Contemporary Aboriginal artists employ a wide variety of styles and techniques, ranging from the traditional dot painting to more experimental approaches that incorporate mixed media, sculpture, digital art, and installations. Artists draw from their cultural heritage while also embracing individual creativity, resulting in a rich tapestry of artistic expressions.

10 Famous Aboriginal Artists

There are several famous modern Aboriginal artists who have made significant contributions to the world of art and have helped bring Indigenous culture to the forefront. Here are a few notable names:

history of aboriginal art
Emily Kam Kngwarray, Anmatyerre people, Ntange Dreaming, 1989

1. Emily Kame Kngwarreye (1910-1996): Emily Kame Kngwarreye is one of the most renowned Aboriginal artists. Her dynamic and bold abstract paintings, often characterised by swirling lines and vibrant colours, captured the essence of the land and her Anmatyerre culture. Her works are highly sought after and have achieved international recognition.

Clifford Possum Tjapaltjarri, Ngarlu, Red Hill, 1990

2. Clifford Possum Tjapaltjarri (1932-2002): A key figure in the Papunya Tula art movement, Clifford Possum Tjapaltjarri is famous for his innovative use of dot painting to depict traditional Dreaming stories. His intricate works, characterised by finely detailed dots, have been exhibited globally and have significantly influenced contemporary Aboriginal art.

Rover Thomas Joolama, Dingo Holes At Bilaluna (Also Known As Nyaama Dingo Holes) 1995

3. Rover Thomas (c. 1926-1998): An influential artist from Western Australia, Rover Thomas played a crucial role in introducing the Gija people’s cultural narratives to the wider world. His use of bold colours and simplified forms conveyed the stories of his land and people, helping to bridge cultural gaps.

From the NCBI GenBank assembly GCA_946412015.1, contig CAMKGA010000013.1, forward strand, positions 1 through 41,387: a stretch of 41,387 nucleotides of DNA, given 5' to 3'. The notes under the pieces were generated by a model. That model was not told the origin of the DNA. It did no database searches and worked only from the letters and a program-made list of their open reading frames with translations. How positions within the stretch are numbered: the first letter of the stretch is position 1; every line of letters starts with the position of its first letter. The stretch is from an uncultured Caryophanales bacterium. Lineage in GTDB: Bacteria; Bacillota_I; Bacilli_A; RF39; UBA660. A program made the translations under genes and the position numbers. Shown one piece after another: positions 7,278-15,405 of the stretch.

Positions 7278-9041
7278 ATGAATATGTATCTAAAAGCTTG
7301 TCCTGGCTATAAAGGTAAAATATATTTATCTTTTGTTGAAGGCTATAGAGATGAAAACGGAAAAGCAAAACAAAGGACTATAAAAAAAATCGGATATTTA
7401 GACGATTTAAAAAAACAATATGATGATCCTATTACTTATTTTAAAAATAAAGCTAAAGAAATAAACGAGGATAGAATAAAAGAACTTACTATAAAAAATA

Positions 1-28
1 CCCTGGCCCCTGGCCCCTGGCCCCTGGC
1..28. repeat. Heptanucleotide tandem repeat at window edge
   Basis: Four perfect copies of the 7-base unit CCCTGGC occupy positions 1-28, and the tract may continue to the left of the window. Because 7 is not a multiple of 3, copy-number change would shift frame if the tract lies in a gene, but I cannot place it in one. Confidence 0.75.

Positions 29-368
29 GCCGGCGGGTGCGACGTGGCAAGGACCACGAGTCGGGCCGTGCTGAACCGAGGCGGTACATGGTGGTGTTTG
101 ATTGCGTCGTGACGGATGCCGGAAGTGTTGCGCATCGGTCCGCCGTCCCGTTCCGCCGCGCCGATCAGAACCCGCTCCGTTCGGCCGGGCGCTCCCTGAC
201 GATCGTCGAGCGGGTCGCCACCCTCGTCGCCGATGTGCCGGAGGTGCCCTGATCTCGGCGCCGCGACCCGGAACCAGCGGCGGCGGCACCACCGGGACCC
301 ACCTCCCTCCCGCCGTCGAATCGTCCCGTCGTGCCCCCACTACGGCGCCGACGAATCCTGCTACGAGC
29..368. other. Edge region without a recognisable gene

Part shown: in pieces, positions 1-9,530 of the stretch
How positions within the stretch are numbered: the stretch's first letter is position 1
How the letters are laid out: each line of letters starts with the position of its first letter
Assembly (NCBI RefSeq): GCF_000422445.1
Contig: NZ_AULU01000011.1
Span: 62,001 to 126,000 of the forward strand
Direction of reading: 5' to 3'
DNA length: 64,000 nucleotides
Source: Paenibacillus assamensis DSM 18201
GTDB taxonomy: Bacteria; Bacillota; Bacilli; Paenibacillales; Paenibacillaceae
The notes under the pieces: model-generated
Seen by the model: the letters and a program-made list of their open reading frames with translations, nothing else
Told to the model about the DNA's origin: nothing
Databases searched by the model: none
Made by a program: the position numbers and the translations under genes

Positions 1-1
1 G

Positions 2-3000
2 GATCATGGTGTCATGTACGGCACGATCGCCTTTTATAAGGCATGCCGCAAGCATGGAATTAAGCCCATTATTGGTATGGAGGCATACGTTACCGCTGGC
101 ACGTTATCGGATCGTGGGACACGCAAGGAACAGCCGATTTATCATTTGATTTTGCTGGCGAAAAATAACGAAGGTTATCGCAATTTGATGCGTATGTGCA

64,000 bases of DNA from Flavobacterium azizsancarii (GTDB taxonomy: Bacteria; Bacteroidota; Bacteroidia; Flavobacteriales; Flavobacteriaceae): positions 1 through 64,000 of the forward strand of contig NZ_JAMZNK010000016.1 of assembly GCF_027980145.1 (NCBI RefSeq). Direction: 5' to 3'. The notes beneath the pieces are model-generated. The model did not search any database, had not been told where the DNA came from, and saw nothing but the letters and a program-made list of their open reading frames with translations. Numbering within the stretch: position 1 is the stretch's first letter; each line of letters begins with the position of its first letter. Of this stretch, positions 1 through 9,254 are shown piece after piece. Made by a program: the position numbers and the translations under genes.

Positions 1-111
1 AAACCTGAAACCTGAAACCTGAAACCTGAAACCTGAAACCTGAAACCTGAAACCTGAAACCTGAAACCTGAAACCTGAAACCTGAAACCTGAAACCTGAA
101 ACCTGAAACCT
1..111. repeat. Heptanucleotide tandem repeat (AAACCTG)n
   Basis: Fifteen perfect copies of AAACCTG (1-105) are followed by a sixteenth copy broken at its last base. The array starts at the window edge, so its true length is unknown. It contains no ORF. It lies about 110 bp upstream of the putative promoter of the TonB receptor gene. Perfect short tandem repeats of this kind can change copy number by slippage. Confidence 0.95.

history of aboriginal art
Dorothy Napangardi with one of her early works, Bush Banana.

4. Dorothy Napangardi (1956-2013): Dorothy Napangardi’s elegant and minimalistic paintings often depict the sandhills and Dreaming stories of her Warlpiri culture. Her works are celebrated for their tranquility and deep connection to the land.

Sally Gabori, My Country, 2006

5. Sally Gabori (c. 1924-2015): Sally Gabori, a Kaiadilt woman from Bentinck Island, created captivating abstract paintings that capture the essence of her coastal homeland. Her use of vibrant colours and dynamic forms earned her international acclaim.

Tommy Watson, IYARKA, 2010

6. Tommy Watson (c. 1935-2017): Tommy Watson was known for his powerful abstract works that represented his connection to the land and Dreaming stories. His artworks often featured layers of dots and lines that conveyed a sense of movement and spirituality.

history of aboriginal art
Gloria Petyarre, Bush Medicine Plant

7. Gloria Petyarre (born 1945): Gloria Petyarre is famous for her stunning depictions of the “Bush Medicine” and “Mountain Devil Lizard” Dreaming stories. Her artworks often feature delicate lines and dots that evoke the movement of leaves and the land.

Judy Watson, memory scar, finger lime, root, casuarina and yeronga studio found object, 2020

8. Judy Watson (born 1959): Judy Watson’s diverse body of work includes paintings, prints, sculptures, and installations. She often addresses themes of Indigenous identity, history, and connection to Country through her art.

Reko Rennie, No sleep till Dreamtime, 2014

9. Reko Rennie (born 1974): Reko Rennie is a contemporary artist known for his bold and vibrant works that combine traditional symbols with street art aesthetics. His art addresses themes of cultural identity and colonial history.

history of aboriginal art
Jonathan Jones, Wiradjuri/Kamilaroi peoples, Untitled (Giran), 2019

10. Jonathan Jones (born 1978): Jonathan Jones is a conceptual artist whose work explores the historical and contemporary experiences of Aboriginal people in Australia. His installations often incorporate natural materials and focus on the significance of Country.

Discover more Aboriginal artists via our blog: History of Graffiti & Street Art in Australia: 1960 – 2023.